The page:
The Grapevine

Why Anxiety Levels Are On The Rise In The US

If you have caught yourself worrying a lot more than usual, you are not alone. A new public opinion poll from the American Psychiatric Association (APA) painted a bleak picture of the mindset most Americans have right now, noting a significant rise in levels of anxiety. 

A nationally representative sample of 1,004 adults participated in the survey in March 2018. The findings also highlighted the issues that seem to be inducing fear, restlessness, and anxious thoughts.

Anxiety levels today compared to a year ago

According to the survey, 39% of Americans reported feeling more anxious today than they did a year ago while another 39% reported feeling similar levels of anxiety compared to last year. Of the remaining, 19% stated they felt less anxious while 3% felt unsure.

In 2017, the national anxiety score was 46 out of 100. The new findings indicated that the national anxiety score increased by 5 points, rising to 51 out of 100 in 2018.

The major causes of worry and anxiety

Safety was what triggered worry among most Americans. 36% of the respondents stated feeling extremely anxious about keeping themselves or their family safe.

Financial worries came in at a close second, with 35% of respondents feeling extremely anxious about their expenses and paying their bills. Another survey from 2017 suggested low wage increases and rising debt may be to blame for financial dissatisfaction.

One in five respondents reported feeling extremely anxious about the impact of politics on their daily life while 36% said they were "somewhat anxious" about politics. A similar prevalence was observed when they were asked about anxiety concerning relationships with family, friends, and co-workers.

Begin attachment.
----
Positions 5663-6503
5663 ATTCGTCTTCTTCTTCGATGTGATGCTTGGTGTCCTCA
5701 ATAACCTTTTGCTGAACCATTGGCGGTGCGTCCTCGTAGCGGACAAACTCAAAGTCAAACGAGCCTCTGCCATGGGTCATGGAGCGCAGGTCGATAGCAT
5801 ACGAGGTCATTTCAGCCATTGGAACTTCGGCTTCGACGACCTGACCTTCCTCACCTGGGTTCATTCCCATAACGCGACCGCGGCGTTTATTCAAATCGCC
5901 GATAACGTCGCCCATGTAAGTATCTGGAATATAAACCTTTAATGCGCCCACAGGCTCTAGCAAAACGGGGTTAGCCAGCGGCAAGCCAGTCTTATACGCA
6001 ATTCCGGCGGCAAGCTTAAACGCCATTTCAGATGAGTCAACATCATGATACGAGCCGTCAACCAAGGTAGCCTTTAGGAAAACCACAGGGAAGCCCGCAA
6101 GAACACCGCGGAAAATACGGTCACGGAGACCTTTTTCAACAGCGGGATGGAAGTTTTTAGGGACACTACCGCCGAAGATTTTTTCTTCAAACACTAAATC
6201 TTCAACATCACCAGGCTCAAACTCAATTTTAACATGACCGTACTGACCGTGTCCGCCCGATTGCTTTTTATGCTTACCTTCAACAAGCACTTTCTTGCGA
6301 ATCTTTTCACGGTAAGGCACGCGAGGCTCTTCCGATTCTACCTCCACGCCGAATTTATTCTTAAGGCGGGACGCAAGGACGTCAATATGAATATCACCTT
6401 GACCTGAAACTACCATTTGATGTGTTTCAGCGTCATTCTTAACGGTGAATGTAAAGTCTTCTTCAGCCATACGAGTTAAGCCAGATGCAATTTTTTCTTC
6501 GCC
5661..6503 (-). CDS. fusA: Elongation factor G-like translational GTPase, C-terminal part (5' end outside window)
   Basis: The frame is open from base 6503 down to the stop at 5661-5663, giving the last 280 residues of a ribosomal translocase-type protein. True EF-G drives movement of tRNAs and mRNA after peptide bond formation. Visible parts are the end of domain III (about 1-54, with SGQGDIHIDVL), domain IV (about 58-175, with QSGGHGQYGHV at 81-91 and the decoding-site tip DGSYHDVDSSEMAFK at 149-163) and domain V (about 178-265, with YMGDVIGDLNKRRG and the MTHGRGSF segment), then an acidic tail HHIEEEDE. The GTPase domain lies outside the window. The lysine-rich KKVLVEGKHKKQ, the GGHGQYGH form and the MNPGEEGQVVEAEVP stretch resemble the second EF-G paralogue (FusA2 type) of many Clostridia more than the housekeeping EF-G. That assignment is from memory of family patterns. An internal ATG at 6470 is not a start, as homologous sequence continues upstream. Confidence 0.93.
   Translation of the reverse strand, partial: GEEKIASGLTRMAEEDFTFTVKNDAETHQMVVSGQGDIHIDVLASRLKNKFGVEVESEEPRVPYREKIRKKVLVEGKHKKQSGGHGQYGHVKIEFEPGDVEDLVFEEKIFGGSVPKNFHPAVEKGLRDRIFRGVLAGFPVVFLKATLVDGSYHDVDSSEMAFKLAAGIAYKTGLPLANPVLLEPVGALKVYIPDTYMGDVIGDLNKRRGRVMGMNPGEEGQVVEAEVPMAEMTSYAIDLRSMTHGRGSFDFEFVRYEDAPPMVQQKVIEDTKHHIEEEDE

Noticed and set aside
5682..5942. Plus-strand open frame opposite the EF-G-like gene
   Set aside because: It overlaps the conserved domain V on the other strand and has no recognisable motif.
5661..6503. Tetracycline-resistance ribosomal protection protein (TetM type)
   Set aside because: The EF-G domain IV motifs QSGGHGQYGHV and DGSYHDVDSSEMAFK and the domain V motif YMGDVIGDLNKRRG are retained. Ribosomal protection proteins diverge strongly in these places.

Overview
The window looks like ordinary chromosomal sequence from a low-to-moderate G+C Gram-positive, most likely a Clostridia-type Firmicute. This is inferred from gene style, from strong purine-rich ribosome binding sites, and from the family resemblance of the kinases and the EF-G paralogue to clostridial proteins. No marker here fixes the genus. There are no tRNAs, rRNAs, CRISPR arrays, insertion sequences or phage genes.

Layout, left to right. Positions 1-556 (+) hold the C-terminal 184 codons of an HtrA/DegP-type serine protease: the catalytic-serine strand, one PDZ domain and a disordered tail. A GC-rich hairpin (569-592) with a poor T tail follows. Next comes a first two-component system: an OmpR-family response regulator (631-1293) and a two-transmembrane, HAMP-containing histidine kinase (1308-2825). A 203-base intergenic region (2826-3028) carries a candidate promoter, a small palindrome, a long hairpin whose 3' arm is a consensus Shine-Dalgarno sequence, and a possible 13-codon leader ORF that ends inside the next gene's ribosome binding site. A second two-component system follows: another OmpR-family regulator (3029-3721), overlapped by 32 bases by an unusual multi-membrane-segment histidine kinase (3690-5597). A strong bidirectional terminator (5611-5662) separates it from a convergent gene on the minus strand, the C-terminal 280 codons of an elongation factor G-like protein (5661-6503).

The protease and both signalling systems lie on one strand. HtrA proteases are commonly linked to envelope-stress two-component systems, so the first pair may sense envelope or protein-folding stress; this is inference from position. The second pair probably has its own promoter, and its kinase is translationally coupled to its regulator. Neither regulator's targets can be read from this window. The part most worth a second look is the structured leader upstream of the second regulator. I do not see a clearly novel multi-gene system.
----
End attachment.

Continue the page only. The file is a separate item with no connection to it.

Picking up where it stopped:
Additional questions also revealed widespread concern over opioid abuse, gun violence, and mental health problems. 

Breaking it down by gender, race, and age

Levels of anxiety saw a rise in every age group, every racial group, and both men and women. Though, certain trends were observed when groups were compared.

Anxiety levels were generally higher among women compared to men. An analysis of respondents under the age of 50 revealed that 38% of men and 57% of women in this age group had become more anxious in the past year. In adults over the age of 50, this was observed in 24% of men and 39% of women.

In terms of racial differences, the APA stated that people of color scored 11 points higher on the anxiety scale than those who were white. When comparing generations, millennials were found to be the most anxious group. However, Baby Boomers experienced the most significant spike in anxiety over the past year when compared to millennials and Generation X.

The margin of error for the poll is considered to be 3.1 percentage points. The results were reported at the APA annual meeting in New York City held from May 5-9. 

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